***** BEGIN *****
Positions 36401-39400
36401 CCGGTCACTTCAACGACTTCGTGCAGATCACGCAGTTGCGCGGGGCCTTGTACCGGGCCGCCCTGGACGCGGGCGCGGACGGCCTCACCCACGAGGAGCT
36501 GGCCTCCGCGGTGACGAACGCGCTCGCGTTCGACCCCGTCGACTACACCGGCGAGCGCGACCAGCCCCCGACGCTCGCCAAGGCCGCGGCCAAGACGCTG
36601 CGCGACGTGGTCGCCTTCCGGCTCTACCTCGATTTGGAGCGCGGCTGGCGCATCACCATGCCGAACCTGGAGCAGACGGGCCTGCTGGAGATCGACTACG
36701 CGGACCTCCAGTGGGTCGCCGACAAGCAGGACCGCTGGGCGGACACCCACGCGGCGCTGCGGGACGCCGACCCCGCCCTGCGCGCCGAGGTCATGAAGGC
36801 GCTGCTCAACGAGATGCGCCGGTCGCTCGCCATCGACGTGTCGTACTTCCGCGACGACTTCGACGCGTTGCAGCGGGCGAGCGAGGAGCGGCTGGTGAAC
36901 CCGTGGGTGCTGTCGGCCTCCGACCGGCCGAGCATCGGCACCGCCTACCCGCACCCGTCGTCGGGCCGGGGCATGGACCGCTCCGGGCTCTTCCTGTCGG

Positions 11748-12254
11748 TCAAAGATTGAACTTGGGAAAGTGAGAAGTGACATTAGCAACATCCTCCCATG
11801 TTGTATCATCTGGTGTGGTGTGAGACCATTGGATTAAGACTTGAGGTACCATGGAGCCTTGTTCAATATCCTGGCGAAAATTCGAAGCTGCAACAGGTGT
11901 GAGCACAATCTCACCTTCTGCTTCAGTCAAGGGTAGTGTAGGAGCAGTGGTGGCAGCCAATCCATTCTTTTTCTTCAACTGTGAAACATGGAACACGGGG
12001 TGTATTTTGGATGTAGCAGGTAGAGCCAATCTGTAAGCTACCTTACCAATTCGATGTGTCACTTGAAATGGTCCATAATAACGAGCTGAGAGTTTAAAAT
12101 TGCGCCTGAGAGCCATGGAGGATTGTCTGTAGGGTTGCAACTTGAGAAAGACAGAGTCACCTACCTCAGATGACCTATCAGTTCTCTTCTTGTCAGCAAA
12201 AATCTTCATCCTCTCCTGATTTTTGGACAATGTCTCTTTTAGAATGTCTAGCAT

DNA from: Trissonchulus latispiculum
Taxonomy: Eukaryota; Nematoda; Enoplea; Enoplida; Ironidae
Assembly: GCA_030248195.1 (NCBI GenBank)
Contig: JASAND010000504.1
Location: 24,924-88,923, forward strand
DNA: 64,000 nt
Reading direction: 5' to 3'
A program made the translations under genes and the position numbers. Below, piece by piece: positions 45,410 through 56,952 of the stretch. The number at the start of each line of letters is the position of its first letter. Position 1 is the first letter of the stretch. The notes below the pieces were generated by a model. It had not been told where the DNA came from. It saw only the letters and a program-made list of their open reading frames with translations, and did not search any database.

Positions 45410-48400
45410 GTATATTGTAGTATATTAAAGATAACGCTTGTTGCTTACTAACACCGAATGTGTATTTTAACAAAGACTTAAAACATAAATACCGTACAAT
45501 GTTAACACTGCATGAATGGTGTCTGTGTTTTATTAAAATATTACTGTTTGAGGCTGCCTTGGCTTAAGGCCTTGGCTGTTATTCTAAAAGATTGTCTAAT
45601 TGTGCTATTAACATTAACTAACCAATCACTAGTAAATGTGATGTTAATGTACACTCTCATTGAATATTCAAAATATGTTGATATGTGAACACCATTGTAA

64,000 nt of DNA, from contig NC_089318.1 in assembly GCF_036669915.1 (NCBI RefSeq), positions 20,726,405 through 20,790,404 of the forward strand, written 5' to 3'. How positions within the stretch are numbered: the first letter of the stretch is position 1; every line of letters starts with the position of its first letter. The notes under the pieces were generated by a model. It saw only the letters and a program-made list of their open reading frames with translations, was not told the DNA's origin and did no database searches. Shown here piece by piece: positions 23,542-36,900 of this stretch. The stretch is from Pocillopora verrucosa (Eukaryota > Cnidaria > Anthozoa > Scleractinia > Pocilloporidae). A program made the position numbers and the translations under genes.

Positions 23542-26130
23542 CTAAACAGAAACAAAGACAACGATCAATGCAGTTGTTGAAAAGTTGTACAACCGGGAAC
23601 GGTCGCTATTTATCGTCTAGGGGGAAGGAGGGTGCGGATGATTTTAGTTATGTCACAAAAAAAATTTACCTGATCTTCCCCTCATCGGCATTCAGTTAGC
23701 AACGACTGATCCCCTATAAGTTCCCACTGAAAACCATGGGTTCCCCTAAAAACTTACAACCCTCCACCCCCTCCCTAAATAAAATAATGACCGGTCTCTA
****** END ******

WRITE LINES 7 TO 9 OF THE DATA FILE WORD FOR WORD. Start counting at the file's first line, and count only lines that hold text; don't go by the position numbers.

36901 CCGTGGGTGCTGTCGGCCTCCGACCGGCCGAGCATCGGCACCGCCTACCCGCACCCGTCGTCGGGCCGGGGCATGGACCGCTCCGGGCTCTTCCTGTCGG

Positions 11748-12254
11748 TCAAAGATTGAACTTGGGAAAGTGAGAAGTGACATTAGCAACATCCTCCCATG